In this step you want to make sure the questions make sense and actually ask what you thought you were asking.

This is a good time to ask a friend or two to work through the study and help you identify anything that needs clarifying or that needs to be rewritten.

Writing Prompt: For a topical Bible study on “Trusting God,” what Scripture passages would you use and what questions would you ask?

Click to Tweet: I suggest reading Scripture with this question in mind, “What does this passage say about WHO God is?” Then ponder, “Based on what this passage says about WHO God is, what am I required to do in response?” https://ctt.ec/yb94L+ #WritingBibleStudies

Resources for Anyone Who’d Like to Write Devotional Books

By Jennifer Hallmark

The month of November has been all things devotional at the Inspired Prompt and I’ve enjoyed reading each post. But I have a confession to make.

I can’t write devotionals.

Correction. I haven’t been able to write any that have sold. Why? One theory I have is that God has a plan and purpose for each of us and that’s not in my plan. I don’t have a lot of interest in writing them, though I LOVE reading them and always have one by my bedside. Maybe my purpose is to support devotional writers. Hmm. 😊

Anyway, there are wonderful resources out there to help you in your quest to be a devotional writer. I’ll share them with you and maybe one day you’ll publish your own book and I’ll have it on my nightstand.

Blog Posts to Read

How to Write a Devotional: The Definitive Guide (Jerry Jenkins)

Writing Corner: Tips and Tools for Aspiring Authors and Artists (Max Lucado)

Advice to a New Writer of Devotionals ( Amy Boucher Pye)

 

Places You Can Submit Your Devotionals (some pay, some don’t)

Writing for Lifeway

Christian Devotions

The Upper Room

The Life

Fellowship of Christian Athletes

Click to tweet: Resources for the aspiring devotional writer. #devotional #faith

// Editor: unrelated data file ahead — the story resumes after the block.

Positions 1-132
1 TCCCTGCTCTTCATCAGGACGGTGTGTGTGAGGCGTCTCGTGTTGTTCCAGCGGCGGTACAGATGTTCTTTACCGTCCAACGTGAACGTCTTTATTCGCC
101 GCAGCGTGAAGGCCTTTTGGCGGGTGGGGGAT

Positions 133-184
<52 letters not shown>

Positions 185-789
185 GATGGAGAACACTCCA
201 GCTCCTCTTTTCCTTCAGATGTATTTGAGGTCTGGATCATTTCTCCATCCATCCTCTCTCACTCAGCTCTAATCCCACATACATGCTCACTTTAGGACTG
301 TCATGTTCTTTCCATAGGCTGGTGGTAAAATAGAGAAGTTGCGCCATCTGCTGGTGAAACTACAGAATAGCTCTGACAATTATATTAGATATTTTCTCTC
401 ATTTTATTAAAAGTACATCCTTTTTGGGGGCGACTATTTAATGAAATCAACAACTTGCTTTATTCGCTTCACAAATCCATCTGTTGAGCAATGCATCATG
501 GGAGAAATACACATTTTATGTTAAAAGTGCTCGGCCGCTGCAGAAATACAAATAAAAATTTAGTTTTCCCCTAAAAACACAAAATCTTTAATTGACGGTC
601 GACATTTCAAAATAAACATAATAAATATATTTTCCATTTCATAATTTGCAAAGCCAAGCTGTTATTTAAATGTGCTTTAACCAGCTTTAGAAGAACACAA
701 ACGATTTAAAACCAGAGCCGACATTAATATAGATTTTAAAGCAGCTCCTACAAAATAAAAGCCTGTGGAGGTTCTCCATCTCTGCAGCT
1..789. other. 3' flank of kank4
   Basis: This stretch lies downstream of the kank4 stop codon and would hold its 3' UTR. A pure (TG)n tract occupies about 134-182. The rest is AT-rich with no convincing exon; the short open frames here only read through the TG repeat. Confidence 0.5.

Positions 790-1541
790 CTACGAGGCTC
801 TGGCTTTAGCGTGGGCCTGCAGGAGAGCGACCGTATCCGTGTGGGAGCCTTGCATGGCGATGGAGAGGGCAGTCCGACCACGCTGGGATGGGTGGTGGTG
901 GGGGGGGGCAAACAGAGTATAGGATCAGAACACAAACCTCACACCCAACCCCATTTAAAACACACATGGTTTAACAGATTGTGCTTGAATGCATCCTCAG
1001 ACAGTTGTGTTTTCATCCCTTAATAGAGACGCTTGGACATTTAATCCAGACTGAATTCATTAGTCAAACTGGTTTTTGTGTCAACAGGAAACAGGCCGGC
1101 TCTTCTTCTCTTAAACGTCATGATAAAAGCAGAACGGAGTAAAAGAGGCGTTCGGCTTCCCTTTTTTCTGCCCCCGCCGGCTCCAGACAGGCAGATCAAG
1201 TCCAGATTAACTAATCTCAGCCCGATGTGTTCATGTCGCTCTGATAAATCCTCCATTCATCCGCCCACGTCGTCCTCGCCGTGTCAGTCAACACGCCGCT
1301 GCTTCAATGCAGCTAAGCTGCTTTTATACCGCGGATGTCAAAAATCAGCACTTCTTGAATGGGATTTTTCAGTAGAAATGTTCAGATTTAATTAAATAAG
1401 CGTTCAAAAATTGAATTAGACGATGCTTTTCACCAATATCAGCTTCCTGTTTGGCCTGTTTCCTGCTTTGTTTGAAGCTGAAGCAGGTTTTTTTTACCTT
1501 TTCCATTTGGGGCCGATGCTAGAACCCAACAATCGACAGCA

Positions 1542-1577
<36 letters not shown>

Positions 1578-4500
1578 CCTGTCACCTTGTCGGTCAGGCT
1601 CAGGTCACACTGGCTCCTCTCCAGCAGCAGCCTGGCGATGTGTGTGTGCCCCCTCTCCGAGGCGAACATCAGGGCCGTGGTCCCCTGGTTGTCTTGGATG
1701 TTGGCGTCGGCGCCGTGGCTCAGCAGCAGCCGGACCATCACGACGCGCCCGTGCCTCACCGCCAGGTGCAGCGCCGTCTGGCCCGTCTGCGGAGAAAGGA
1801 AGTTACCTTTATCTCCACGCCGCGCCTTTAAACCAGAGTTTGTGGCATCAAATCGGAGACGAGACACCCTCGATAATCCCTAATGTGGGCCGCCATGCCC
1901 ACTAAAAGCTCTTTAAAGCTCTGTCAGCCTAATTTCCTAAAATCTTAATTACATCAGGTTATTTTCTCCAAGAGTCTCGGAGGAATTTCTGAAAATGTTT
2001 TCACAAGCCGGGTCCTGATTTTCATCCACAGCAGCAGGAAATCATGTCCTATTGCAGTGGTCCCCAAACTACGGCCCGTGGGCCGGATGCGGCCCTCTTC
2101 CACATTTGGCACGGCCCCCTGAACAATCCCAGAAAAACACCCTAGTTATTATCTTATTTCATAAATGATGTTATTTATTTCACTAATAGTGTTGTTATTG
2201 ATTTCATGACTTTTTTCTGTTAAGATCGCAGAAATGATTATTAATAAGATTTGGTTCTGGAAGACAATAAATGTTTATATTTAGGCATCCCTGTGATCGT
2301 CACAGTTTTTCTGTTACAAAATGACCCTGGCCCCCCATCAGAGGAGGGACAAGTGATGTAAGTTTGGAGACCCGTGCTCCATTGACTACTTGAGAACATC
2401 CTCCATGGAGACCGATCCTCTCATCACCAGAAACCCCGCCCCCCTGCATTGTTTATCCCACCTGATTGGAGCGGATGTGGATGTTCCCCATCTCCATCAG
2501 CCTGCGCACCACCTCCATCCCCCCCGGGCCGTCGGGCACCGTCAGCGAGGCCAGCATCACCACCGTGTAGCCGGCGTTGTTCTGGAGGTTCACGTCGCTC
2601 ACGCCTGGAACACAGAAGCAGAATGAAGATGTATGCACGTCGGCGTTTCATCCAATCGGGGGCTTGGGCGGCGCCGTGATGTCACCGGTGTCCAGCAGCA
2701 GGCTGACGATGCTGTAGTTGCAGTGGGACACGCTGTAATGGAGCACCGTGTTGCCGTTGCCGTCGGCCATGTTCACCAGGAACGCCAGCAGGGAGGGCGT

In lieu of a Writing Prompt, share any resources (in the comments below) that you know of to help the aspiring devotional writer. Thanks!

Christian Devotions: The Birthing of a Ministry

By Cindy K. Sproles
Acquisitions Editor
Lighthouse Publishing of the Carolinas

Christian Devotions Ministries was born in August of 2008. We became a 501c3 shortly after our inception. God called two friends together to make this ministry happen and it came about like this:

Eddie Jones and I met at Blue Ridge Christian Writers Conference and it was there we both sat across the table from editors and publishers handing out the same responses. No experience. Not only us, but many others new to the industry simply didn’t have the experience necessary to rise to publication at that time. We were good with that, understanding that new writers have to learn to write before they can become published so our prayer became, “Lord will you allow us to provide the opportunity for new writers to gain their first publication credit? Will you help us build a reputation of goodness, kindness, and willingness to teach others? Will you groom our writing so that we might be able to share your word to the world? And finally, will you grant us the opportunity to get to know publishers, agents, and editors so that we might gain the platform necessary to be able to offer this to others?”

I’m not sure why we were surprised, but God did answer yes to all our requests and www.ChristianDevotions.us was born. Currently, we publish devotions daily year round. Our goal is to help new writers gain that first publication credit and have it mean something in the industry. We work to mentor writers as they send us submissions, grooming them to write a touching and impactful devotion that can be used on the website and distributed worldwide.

Christian Devotions now is home to over 800 authors, many who continue to submit to the site as well as a continual flow of new, unpublished authors on a daily basis. We are blessed God saw the potential in us and this work to bless us. The daily devotional ministry reaches some 171 countries and emails over 20K emails weekly to our subscriber list. Folks and receive the devotions free of charge by going to the site and signing up in the email box. Christian Devotions holds the Asheville Christian Writers Conference each February at the Cove, the Billy Graham Training Center, in Asheville, NC with an amazing faculty each year. We welcome all writers to the conference and offer tracks for both new and seasoned writers. www.ashevillechristianwritersconference.com

Christian Devotions also has www.DevoKids.com – our site for homeschooling families as well as children from 5-10 years old.  Then for adults who are looking for a place of encouragement, we offer InspireAFire.com.

Next to ChristianDevotions.us comes our blog talk radio show www.christiandevotionsspeakup.com hosted by Scott McCausey. Visit the Speak Up site and listen to hundreds of amazing interviews from theologians, sports figures, Christian music artists, and even actors. Scott talks with them all about the impact God has had in their lives.All that to say, Christian Devotions Ministries is well rounded. We have something for everyone.